The change at Family Christian’s 315 stores in 39 states will make Bibles and Christian resources available on “the day that Christians most attend to their spiritual needs,” said Dave Browne, president and CEO of the Grand Rapids, Mich.-based company.
Over the past month, Family Christian tested its plan to open from noon to 5 p.m. Sundays in 18 Dallas-Fort Worth area stores and reported a positive response from customers.
“I just think there’s something about your spiritual needs being met on a Sunday that some people don’t want to wait until Monday,” district manager Dan Morano said.
While company officials tout the “ministry” aspect of the change, experts say it reflects sweeping social changes. More women in the work force and the softening and repealing of “blue laws” across the nation have made Sunday as much a day of activity and commerce as worship and relaxation.
Historically, Sunday blue laws _ called such because they were written on blue paper _ forbid the sale of cigarettes, alcohol and other items. The laws also prohibited secular amusements and unnecessary work.
“With an increasingly large fraction of women with regular business-week employment, the effect of that is to essentially eliminate Monday through Friday as viable options for them doing their shopping,” said David A. Laband, an Auburn University economist and author of “Blue Laws: The History, Economics and Politics of Sunday-Closing Laws.”
“There’s been a significant movement over the last 40 to 50 years of replacing Monday-through-Friday shopping with Saturday and Sunday shopping,” he said.
Still, some companies _ such as Atlanta-based Chick-Fil-A restaurants and Oklahoma City-based Hobby Lobby stores _ say they will resist the temptation of opening on Sunday.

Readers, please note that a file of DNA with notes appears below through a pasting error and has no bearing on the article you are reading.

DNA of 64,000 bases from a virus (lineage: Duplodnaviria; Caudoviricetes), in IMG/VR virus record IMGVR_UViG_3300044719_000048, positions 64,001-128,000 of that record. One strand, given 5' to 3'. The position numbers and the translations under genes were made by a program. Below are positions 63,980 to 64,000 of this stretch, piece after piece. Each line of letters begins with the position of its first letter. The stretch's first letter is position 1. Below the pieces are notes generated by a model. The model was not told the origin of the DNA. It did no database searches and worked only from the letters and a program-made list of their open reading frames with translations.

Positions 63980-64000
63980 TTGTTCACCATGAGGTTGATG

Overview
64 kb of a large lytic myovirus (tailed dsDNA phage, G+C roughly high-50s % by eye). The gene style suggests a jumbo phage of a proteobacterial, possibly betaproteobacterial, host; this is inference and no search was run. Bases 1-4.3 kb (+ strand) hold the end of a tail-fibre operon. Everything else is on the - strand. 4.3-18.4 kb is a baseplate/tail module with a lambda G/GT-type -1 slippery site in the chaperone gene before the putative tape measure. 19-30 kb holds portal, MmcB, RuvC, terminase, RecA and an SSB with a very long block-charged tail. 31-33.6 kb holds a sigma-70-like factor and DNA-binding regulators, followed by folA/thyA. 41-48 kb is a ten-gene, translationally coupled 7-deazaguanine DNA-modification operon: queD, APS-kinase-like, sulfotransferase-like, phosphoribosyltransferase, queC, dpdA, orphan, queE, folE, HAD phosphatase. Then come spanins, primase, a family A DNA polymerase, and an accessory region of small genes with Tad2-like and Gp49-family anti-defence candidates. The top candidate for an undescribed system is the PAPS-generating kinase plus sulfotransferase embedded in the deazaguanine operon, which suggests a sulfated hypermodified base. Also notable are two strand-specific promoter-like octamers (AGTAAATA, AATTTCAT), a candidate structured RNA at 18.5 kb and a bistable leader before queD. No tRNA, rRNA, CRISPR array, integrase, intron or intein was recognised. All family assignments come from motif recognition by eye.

“We don’t have any arguments with anybody who’s open on Sunday. We don’t judge them. This is what we feel like is right for us,” said David Green, whose family-owned company operates 309 Hobby Lobby stores in 27 states and 19 Mardel Christian & Educational Supply stores in five states.
Hobby Lobby, founded in 1972, once opened on Sundays. It abandoned the practice a few years ago, immediately losing $100 million in annual sales, Green said.
But since then, God has blessed the $1 billion-a-year company with growth and success, he said.
Likewise, Chick-Fil-A _ with 1,100 restaurants in 36 states _ believes closing on Sunday has helped recruit better employees. They enjoy having a day off to worship, if they choose, or just spend time with friends and relatives, company spokesman Don Perry said.
Chick-Fil-A founder S. Truett Cathy, a Baptist Sunday school teacher, “certainly understands the business position of companies that operate on Sunday,” Perry said.
“He flies a lot of airplanes on Sundays and eats at a lot of other restaurants,” Perry said. “He’s just been fortunate _ and you could even use the term blessed _ operating with the policy guidelines that we have.”
Family Christian’s Browne makes a distinction between his company’s products and those of Chick-Fil-A.
“We do things that will help people find, grow or share their faith,” he said, “and that’s very different from a chicken sandwich.”
“Even orders that are placed by customers on Sunday through our Web site are not processed until Monday,” said Rob Phillips, spokesman for LifeWay, which has 119 stores in 21 states.
In a national survey of Family Christian consumers, 80 percent said they shop on Sundays and 89 percent said they would shop the same or more frequently if the retailer extended store hours to Sunday, the company said. In addition, a cross-denominational survey of churches found that many have their own bookstores that open on Sunday.
Some customers at a Family Christian store in the Dallas suburb of Irving were split on the change.
“I think they should have a day to honor God and rest,” said Barbara Houser, a 57-year-old DeSoto woman who was looking for a gift for her grandson’s Christian school auction.
But Christine Mwangi, 23, of Arlington said it would be convenient to stop by Family Christian after church on Sundays.
“This is how I rest is always coming here and looking for music and reading some books,” said Mwangi, a church soloist who was buying the soundtracks to “Come As You Are” and “I Still Believe.”
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